What Does Spoonerism Mean

What Does Spoonerism Mean

Spoonerism refers to the practice of interchanging the corresponding consonants, vowels, or morphemes between two words in a phrase. Spoonerism can be a slip of the tongue resulting from unintentionally getting one’s words in a tangle or an intentional word play. This word play often results in whimsical and nonsensical words and phrases. In literature, spoonerism is mainly used to add a humorous effect. For example, look at the phrase ‘Tease my ears’.  This is spoonerism of ‘Ease my tears’.

The term spoonerism was derived from William Archibald Spooner, who tended to make these slips of the tongue. There are many examples of spoonerisms which are attributed to Spooner. The scientific name for spoonerism is metaphasis.

What Does Spoonerism Mean

A caricature of Spooner

Examples of Spoonerism

Three cheers for our queer old dean! – Three cheers for our dear old Queen!

The Lord is a shoving leopard. – The Lord is a loving shepherd.

Someone is occupewing my pie. Please sew me to another sheet. – Someone is occupying my pew. Please show me to another seat.

You have hissed all my mystery lectures. You have tasted a whole worm. Please leave Oxford on the next town drain. – You have missed all my history lectures. You have wasted a whole term. Please leave Oxford on the next down train.

You were fighting a liar in the quadrangle. – You were lighting a fire in the quadrangle.

A lack of pies – A pack of lies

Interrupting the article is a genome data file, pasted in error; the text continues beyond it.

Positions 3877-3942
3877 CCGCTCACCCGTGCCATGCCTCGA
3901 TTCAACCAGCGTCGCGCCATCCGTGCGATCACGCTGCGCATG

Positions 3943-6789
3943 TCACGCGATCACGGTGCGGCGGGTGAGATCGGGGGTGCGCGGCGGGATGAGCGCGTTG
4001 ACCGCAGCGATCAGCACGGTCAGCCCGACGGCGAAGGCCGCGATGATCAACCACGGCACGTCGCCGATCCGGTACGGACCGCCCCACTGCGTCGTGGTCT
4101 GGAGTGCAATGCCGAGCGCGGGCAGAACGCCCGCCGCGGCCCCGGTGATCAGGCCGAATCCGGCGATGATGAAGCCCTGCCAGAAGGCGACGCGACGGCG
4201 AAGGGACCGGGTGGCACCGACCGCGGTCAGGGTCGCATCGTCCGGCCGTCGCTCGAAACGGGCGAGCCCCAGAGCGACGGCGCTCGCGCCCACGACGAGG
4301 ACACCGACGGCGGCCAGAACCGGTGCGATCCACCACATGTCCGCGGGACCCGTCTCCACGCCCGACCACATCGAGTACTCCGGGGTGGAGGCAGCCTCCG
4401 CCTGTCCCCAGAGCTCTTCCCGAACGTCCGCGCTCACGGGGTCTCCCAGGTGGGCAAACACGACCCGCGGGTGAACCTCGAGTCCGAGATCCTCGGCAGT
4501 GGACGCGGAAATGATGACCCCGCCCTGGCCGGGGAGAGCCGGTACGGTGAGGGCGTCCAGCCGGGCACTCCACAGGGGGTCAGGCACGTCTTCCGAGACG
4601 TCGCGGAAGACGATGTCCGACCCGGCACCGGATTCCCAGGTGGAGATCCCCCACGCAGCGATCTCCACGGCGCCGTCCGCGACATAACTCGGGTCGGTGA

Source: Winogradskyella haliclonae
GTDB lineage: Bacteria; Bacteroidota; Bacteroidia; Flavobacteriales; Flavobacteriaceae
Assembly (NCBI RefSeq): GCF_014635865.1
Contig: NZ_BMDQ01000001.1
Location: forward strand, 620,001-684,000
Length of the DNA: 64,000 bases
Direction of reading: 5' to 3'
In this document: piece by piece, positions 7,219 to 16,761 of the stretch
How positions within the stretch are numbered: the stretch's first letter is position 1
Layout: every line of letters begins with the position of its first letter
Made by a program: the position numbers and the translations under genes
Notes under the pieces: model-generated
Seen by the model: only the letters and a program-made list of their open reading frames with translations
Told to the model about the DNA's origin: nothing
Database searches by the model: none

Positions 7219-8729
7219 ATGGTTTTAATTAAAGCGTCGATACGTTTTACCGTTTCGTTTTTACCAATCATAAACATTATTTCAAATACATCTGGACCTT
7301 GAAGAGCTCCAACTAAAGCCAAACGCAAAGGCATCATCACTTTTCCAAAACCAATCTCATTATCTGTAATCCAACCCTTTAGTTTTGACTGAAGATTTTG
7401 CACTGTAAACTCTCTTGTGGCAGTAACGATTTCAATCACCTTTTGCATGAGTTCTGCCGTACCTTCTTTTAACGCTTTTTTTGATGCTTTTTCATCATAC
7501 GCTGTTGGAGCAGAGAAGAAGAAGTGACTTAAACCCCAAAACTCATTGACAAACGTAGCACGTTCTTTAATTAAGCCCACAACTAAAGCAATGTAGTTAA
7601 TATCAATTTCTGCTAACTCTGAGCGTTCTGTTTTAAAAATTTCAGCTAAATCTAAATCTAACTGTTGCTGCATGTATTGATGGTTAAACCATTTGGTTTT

It’s roaring with pain – It’s pouring with rain

Wave the sails – Save the whales

It is kistomary to cuss the bride. – It’s customary to kiss the bride.

Would you like a nasal hut? –  would you like a hazel nut?

It crawls through the fax .- it falls through the cracks.

Examples of Spoonerism in Literature

  • French author Boris Vian, in his novel L’Écume des jours(Froth on the Daydream) uses the name Jean-Sol Partre. This is a spoonerism of the French existentialist philosopher Jean-Paul Sartre’s name.
  • Brian P. Cleary, in his poem The translation, describes a boy who speaks in spoonerism.

“He once proclaimed, “Hey, belly jeans

When he found a stash of jelly beans.

But when he says he pepped in stew

We’ll tell him he should wipe his shoe.”

  • Shakespeare has used spoonerism in his play The Tempest. The name Caliban is a metathesis/spoonerism for the word “cannibal.”
  • Vladimir Nabokov uses the technique of spoonerism in Lolita as illustrated in the following examples.

“What’s the katter with misses?” I muttered (word-control gone) into her hair.

“If you must know,” she said, “you do it the wrong way.”

“Show, wight ray.”

“All in good time,” responded the spoonerette.

  • Terrance Tracy poem titled Spoonerism is also a good example of spoonerism.

“It tickles my bones
and pickles my tones
to hear dogs bark
is to hear bogs dark.

When birds are chirping
do you hear chirds birping
as you walk in the shade
do you salk in the whade.”

Image Courtesy:

Caricature of Spooner by Leslie Ward – Published in Vanity Fair, 21 April 1898, as “Men of the Day” Number 711. (Public Domain) via Commons Wikimedia  

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